The Texas Senate and House of Representatives unanimously voted to pass bills for reform of Child Protective Services. During the State of the State address, Gov. Greg Abbott noted “over one hundred deaths” of children in foster care services within the last year.
A CPS reform was one of the four policies Texas Gov. Greg Abbott listed as emergency items for the legislative session.
“You will cast thousands of votes this session. Few will involve life or death decisions. Your vote on CPS is one of them,” Abbott said during the State of the State Address January 31.
The reform would feature a complete overhaul of Child Protective Services.
House Bill 4 intends to lower the financial barriers to kinship care. It would provide a monthly stipend to families who provide care to children, creating an incentive for them to remain in a more permeate setting instead of floating through the foster care system.
House Bill 5 would make the Department of Family and Protective Services its own agency, where it would report directly to Gov. Abbott. This would negate the bureaucracy and allow greater funding opportunities.
House Bill 6 serves to establish a working relationship between state and local foster care communities. It recognizes every community operates differently, with different organizations willing to serve children around the state.
Kathleen Crow, communication studies senior, is working with Austin Angels, a foster care organization that serves children in the greater Austin area, including San Marcos.
“A child in foster care will move seven times in a period of two years,” Crow said.
Austin Angels serves by facilitating meetings between families and volunteers and establishing relationships. Members participate in buying groceries or donating toys and entertainment tools for the children.
“Foster care is big, and it’s messy,” Crow said. “What’s unique about Austin Angels is we decide what’s the most amount of good we can do, without jumping through all the hoops.”
There are over 3,000 children in the greater Austin area in the foster care system, and these bills would help organizations and foster care advocates such as Crow.
Through her involvement in the foster care system, Crow has decided to foster a child. She receives the child in nine months.
“I never thought, at 21, I would be researching school districts,” Crow said.
She advocates for students to get involved in the foster care system.
“They need a place to stay,” Crow said. “It’s not about us, it’s about them.”
According to the Health and Human Services Committee Report, “Senate Bill 11 addresses the statewide foster care capacity crisis; improves accountability throughout the Texas Child Protective Services system; ensures all children and youth have timely access to appropriate and necessary support and services to improve child safety, permanency and well-being; and enhances foster care redesign, which has produced positive outcomes for children and families. In addition, Senate Bill 11 strengthens and streamlines standards of abuse and neglect investigations regardless of setting, strategically focuses prevention and early intervention resources to the highest needs areas of the state, and encourages more efficient use of data to prevent recurrence of abuse and neglect.”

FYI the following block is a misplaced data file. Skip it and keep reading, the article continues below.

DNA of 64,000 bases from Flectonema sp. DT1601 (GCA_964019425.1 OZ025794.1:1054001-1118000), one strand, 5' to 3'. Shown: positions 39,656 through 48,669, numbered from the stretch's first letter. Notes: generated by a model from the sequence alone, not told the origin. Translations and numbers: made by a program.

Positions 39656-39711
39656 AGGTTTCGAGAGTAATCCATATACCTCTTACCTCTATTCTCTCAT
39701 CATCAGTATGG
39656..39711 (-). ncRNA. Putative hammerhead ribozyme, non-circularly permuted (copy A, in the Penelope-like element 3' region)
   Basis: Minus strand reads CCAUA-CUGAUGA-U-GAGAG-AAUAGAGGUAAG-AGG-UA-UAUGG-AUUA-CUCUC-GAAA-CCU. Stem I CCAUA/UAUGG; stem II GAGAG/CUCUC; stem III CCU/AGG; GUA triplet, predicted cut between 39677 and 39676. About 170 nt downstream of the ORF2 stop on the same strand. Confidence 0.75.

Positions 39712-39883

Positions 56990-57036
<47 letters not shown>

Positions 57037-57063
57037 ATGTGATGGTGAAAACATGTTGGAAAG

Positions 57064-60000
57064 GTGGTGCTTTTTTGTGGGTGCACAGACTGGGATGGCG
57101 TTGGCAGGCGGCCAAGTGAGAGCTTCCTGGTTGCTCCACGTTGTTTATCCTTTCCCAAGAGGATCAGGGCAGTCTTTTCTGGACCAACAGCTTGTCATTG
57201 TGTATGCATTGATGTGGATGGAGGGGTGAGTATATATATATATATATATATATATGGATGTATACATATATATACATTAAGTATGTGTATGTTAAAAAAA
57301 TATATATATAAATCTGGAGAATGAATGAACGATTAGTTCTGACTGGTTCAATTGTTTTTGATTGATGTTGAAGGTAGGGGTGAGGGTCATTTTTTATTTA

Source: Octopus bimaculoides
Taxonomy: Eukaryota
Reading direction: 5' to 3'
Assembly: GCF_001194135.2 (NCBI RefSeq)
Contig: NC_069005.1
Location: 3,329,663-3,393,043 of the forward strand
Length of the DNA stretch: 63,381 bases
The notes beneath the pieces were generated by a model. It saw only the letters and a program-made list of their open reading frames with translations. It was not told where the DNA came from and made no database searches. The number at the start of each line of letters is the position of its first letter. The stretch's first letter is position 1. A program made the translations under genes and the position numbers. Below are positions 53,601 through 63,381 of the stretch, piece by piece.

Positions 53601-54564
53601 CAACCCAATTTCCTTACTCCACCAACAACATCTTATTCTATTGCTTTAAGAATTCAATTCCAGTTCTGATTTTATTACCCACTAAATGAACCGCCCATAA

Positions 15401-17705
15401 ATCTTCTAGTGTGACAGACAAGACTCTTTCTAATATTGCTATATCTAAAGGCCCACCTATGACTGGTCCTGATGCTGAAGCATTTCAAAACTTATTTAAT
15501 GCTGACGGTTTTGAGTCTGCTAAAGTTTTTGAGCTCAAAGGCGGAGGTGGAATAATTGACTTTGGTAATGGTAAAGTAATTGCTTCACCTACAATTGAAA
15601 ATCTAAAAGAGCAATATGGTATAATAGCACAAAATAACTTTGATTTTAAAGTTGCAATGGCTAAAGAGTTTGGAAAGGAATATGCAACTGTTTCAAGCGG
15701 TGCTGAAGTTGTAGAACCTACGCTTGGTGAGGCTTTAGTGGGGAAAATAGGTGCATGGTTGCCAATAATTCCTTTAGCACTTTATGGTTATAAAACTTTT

These bills aim to bring noticeable changes in facility quality, child care and policy change. In addition, reform would attempt to combat the challenges social workers encounter within the CPS field.
CPS social workers work many hours and travel thousands of miles to handle cases on a day-to-day basis, and one Texas State lecturer said salary is below par.
“The salary has always been an issue, even since the beginning. I hope these bills better compensate the social workers who are out there helping families,” said Joseph Papick, social work lecturer.
These problems often drive CPS social workers to leave the field, only to have a new employee come in and resume the casework. This has led to an overwhelmingly high turnover rate.
According to the Texas Department of Family and Protective Services, the CPS caseworker turnover rate in 2015 was 25.7 percent.
“(The turnover rate) is as bad as I’ve ever seen it,” said Judith Burns, social work lecturer with over fifty years of CPS experience.
The Child Protective Services reform has growing support by Texas lawmakers, social workers with CPS backgrounds and advocates for the prevention of child abuse and neglect.
“(If the bills pass), students obtaining BSWs and MSWs at Texas State will want to work for CPS or other agencies that serve children and youth,” Burns said.
To keep up with Kathleen’s story, she has made a blog for the public to follow her foster journey. Her blog can be located at http://gardenofgrace.org/
To see about volunteering with Austin Angels: https://austinangels.com/volunteer